Light a Candle
Church of Beitphage
(click on the candle)
(c) Daniel Amarilio
Please give Humanity wisdom
To eliminate the Poverty in the World.
So that the rich become richer.
So that no Poverty exists.
So that no Parent bury his Child.
So that our wonderful Planet is safe.
So that we to live with Joy, in Peace and surrounded by
So that we will glorify You through our short lives,
finished even before
So that to hear New prayers coming from every humans
Which is the same for every Human in this World,
independently rich or
poor, white or colored, Abraham or Buddhas children.
Because I believe only in Goodness..
During construction of
a Franciscan monastery in the year 1876, a wondrous stone was
revealed. Shaped like a cube and covered in plaster, the rock had
been an integral part of a twelfth-century Crusader church once
located in the ancient village of Beitphage. The Crusaders believed
that Jesus used this rock to mount the colt before taking that last
fateful journey to Jerusalem. It is called the Stele (stone
monument) of Beitphage.
Yet the site where the stone was discovered had been considered holy
for hundreds of years before the Crusaders constructed their
sanctuary. In fact, there was already a shrine in Beitphage in the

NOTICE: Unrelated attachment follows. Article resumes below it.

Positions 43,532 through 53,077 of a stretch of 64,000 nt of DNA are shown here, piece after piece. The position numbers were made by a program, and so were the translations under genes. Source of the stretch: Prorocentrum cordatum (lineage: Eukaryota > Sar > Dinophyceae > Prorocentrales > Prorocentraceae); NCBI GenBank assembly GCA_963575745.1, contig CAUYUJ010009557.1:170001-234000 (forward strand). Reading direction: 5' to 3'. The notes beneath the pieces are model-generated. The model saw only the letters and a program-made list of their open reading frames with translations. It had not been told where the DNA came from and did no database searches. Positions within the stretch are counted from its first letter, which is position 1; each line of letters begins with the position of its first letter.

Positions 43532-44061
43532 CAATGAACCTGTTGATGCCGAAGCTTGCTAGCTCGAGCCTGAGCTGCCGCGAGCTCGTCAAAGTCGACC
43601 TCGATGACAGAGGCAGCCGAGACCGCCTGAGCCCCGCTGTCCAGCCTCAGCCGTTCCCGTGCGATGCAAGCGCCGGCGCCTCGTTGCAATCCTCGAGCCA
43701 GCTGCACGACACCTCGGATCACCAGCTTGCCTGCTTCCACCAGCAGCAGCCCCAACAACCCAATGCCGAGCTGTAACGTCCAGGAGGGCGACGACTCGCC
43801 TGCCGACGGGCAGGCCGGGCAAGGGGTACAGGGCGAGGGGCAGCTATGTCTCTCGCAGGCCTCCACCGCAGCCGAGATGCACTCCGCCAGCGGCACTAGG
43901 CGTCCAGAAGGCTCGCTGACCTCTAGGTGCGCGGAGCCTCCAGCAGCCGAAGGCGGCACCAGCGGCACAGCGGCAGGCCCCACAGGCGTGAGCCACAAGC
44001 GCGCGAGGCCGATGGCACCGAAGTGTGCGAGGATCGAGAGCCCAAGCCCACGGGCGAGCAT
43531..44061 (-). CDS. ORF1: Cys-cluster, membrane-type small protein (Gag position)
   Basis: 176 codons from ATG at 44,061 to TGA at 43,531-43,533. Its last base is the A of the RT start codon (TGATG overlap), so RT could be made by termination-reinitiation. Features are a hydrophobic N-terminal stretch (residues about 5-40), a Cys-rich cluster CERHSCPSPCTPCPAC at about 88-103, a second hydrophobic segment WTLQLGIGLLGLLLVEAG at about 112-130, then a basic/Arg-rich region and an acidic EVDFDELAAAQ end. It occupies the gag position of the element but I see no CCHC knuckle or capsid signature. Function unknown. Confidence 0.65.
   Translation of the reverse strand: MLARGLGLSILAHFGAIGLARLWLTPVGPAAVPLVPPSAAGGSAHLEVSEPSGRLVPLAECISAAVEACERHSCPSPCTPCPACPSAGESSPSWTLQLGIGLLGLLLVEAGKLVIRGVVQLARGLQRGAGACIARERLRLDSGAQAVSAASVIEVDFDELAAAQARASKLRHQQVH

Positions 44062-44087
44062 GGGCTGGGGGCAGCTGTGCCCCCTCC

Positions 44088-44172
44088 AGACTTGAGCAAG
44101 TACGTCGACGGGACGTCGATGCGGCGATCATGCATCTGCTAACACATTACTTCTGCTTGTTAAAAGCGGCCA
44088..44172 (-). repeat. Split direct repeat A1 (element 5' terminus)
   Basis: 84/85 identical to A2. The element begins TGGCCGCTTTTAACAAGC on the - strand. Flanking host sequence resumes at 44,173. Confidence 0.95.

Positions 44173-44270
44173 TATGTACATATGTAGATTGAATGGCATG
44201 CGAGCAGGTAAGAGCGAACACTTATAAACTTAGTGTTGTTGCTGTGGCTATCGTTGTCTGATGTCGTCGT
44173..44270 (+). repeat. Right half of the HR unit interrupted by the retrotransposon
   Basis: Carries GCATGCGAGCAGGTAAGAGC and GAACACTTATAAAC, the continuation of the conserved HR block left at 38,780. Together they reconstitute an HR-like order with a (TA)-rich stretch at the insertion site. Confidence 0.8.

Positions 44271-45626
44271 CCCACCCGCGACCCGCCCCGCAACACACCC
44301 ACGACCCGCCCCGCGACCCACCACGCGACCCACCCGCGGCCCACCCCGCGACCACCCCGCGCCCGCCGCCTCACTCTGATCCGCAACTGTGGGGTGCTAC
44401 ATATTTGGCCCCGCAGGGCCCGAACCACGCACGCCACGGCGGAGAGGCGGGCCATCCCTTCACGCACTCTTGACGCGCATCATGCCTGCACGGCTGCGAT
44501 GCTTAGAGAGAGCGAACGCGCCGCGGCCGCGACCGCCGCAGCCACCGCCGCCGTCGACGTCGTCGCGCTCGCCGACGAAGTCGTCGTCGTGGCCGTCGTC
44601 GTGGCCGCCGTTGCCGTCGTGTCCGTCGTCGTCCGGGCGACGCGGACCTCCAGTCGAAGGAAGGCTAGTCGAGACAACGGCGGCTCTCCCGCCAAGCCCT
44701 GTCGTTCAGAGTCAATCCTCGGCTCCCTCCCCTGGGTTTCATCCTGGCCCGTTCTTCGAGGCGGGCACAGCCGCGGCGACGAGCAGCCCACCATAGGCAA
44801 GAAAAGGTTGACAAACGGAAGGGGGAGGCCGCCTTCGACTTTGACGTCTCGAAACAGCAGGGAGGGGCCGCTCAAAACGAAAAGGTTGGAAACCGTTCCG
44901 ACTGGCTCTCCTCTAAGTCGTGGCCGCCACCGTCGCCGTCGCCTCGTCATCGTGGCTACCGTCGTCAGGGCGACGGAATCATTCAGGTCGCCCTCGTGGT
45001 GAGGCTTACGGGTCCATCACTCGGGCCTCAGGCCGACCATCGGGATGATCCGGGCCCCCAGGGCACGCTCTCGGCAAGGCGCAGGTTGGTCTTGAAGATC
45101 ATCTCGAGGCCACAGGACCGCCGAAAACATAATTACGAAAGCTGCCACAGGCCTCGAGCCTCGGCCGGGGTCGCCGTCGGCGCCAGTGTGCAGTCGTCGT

fourth century. That chapel commemorated the encounter between
Jesus, Lazarus, and Martha. The Crusaders built their church on top
of the Byzantine remains and decorated the stone - which had
probably become detached from the rest of the rocky slope - that
stood on the site. Ancient Latin inscriptions on the rock relate to
biblical events which occurred in the area and specifically mention
Jerusalem and Beitphage. In 1950 the once splendid paintings on the
stele were restored; five years later frescos were drawn on the
walls of the nineteenth-century sanctuary. Of course the main focus
of the church is the Stele of Beitphage, set apart by decorative
wrought iron railings and illustrating events that occurred here and
in nearby Bethany. Behind the rock is a mirror, so that visitors can
easily see the drawings on all four sides.The church ceiling is
quite impressive, with features scattered drawings of flowers and
leaves. They are rather whimsical, and reminiscent of rose petals
that are strewn before an important personage. Most likely, they
symbolize the foliage so evident in the biblical procession.
Copyright Povertyvision and Daniel
Amarilio © 2001-2003